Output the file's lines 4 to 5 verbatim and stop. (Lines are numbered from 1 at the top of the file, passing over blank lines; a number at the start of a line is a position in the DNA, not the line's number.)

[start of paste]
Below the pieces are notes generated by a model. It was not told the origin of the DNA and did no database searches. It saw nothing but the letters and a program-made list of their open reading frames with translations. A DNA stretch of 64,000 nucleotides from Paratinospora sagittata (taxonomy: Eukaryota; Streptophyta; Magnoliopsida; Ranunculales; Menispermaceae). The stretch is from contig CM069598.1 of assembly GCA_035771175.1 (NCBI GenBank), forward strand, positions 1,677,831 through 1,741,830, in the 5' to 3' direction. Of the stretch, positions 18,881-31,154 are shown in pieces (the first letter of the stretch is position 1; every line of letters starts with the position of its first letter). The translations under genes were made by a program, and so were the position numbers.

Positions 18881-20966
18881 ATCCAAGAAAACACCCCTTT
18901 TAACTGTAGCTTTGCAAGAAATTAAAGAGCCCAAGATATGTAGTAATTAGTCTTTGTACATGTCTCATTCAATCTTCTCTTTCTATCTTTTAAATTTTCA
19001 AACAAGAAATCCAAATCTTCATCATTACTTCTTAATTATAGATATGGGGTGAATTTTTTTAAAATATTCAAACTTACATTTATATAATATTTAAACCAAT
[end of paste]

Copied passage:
18901 TAACTGTAGCTTTGCAAGAAATTAAAGAGCCCAAGATATGTAGTAATTAGTCTTTGTACATGTCTCATTCAATCTTCTCTTTCTATCTTTTAAATTTTCA
19001 AACAAGAAATCCAAATCTTCATCATTACTTCTTAATTATAGATATGGGGTGAATTTTTTTAAAATATTCAAACTTACATTTATATAATATTTAAACCAAT